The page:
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Learner-controlled captioning: a new frontier? : Exploring the impact of learner control on the development of listening skills in a multimedia environment (or, The importance of eating your vegetables)

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Learner-controlled captioning: a new frontier? : Exploring the impact of learner control on the development of listening skills in a multimedia environment (or, The importance of eating your vegetables)

Gibbs, Charles (2009) Learner-controlled captioning: a new frontier? : Exploring the impact of learner control on the development of listening skills in a multimedia environment (or, The importance of eating your vegetables). Masters thesis, Concordia University.

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Abstract

Much research has demonstrated that the addition of text to videos, films or television programs can benefit second language learning. However, when the goal of using such materials is to develop listening comprehension skills, the addition of captions or subtitles may not lead to the anticipated results because learners may have a tendency to read the script, rather than to develop listening skills. It is not easy for learners to adjust their listening environment to suit their changing needs. This research explored the impact of giving learners control over their listening environment. Thirty-one adult students of English in Montréal, Québec viewed nine web-based videos over a two-week period. One group was given control over the use of captions, while the second group was exposed to captions on a continual basis. It was hypothesized that the learners who were given control would avoid the pitfalls of reading captioned videos, and in so doing would develop listening comprehension skills that could be transferred to materials without captions to a greater extent than the learners who were not given such control. Scores on post-treatment comprehension tests were higher for the group that had been given control over captions during the treatment, but these results were not significant. However, significant results were found when the participants were grouped by initial listening ability. Weak listeners were more likely to improve their listening skills, while stronger listeners learned more new words. The paper concludes by elaborating on the future direction of learner-controlled captioning.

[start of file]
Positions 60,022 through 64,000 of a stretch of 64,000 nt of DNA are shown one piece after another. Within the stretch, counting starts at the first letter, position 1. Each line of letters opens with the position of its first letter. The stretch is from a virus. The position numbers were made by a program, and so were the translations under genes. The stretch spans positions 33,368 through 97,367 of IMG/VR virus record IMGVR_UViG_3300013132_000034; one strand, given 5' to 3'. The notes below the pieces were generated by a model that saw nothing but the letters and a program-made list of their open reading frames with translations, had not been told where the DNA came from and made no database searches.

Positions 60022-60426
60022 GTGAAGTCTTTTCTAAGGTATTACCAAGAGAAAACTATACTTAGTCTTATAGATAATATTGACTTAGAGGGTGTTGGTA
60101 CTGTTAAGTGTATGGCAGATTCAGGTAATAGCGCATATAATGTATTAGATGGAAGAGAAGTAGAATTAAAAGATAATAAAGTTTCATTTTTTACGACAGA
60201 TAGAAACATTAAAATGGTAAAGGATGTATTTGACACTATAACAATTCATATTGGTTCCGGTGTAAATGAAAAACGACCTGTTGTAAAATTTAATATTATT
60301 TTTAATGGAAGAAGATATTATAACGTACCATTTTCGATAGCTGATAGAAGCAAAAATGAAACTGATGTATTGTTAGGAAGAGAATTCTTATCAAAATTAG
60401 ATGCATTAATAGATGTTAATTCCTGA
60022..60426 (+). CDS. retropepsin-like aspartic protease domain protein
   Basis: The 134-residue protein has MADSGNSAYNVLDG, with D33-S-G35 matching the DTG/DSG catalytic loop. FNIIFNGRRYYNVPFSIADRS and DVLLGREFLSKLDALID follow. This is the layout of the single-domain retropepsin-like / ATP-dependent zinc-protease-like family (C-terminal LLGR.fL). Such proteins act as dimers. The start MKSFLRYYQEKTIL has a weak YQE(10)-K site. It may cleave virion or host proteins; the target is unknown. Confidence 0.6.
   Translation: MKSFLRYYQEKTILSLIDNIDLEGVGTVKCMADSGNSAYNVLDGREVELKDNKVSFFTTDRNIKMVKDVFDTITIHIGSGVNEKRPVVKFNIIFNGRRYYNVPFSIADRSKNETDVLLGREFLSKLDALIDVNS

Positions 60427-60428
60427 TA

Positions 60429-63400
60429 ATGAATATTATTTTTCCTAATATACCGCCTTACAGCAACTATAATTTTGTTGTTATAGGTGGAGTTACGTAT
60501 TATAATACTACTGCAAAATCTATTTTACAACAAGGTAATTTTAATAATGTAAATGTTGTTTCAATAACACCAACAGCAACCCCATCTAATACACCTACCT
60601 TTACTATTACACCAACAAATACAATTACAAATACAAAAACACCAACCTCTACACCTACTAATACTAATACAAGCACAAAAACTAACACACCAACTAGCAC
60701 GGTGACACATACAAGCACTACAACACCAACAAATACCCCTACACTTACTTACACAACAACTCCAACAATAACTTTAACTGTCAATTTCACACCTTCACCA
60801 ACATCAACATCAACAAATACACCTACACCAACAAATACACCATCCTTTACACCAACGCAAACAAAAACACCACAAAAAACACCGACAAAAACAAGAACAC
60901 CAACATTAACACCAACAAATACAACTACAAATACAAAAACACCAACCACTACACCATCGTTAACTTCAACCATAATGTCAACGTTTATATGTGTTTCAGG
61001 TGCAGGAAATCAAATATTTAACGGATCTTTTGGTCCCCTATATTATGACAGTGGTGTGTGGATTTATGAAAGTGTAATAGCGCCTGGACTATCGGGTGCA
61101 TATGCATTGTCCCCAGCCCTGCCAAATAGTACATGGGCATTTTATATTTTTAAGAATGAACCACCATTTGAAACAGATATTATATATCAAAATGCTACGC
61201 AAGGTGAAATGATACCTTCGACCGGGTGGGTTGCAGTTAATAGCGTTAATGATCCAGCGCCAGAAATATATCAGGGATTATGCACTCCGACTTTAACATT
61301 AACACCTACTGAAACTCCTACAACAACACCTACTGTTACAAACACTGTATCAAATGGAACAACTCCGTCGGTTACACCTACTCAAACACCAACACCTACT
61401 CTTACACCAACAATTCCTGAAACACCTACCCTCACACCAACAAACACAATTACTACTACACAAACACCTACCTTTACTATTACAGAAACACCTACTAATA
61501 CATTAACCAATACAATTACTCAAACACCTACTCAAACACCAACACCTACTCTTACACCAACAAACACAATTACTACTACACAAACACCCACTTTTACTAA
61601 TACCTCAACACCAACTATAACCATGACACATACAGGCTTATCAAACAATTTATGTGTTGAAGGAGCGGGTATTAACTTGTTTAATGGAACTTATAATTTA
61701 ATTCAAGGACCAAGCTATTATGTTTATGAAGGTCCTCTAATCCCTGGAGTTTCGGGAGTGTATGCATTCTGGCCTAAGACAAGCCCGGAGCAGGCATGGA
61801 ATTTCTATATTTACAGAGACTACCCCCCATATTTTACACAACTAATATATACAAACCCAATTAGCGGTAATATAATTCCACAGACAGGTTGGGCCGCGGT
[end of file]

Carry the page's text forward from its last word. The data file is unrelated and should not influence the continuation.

Divisions:Concordia University > Faculty of Arts and Science > Education
Item Type:Thesis (Masters)
Authors:Gibbs, Charles
Pagination:ix, 123 leaves : ill. ; 29 cm.
Institution:Concordia University
Degree Name:M.A.
Program:Applied Linguistics
Date:2009
Thesis Supervisor(s):Cardoso, Walcir
ID Code:976624
Deposited By: Concordia University Library
Deposited On:22 Jan 2013 16:29
Last Modified:18 Jan 2018 17:42
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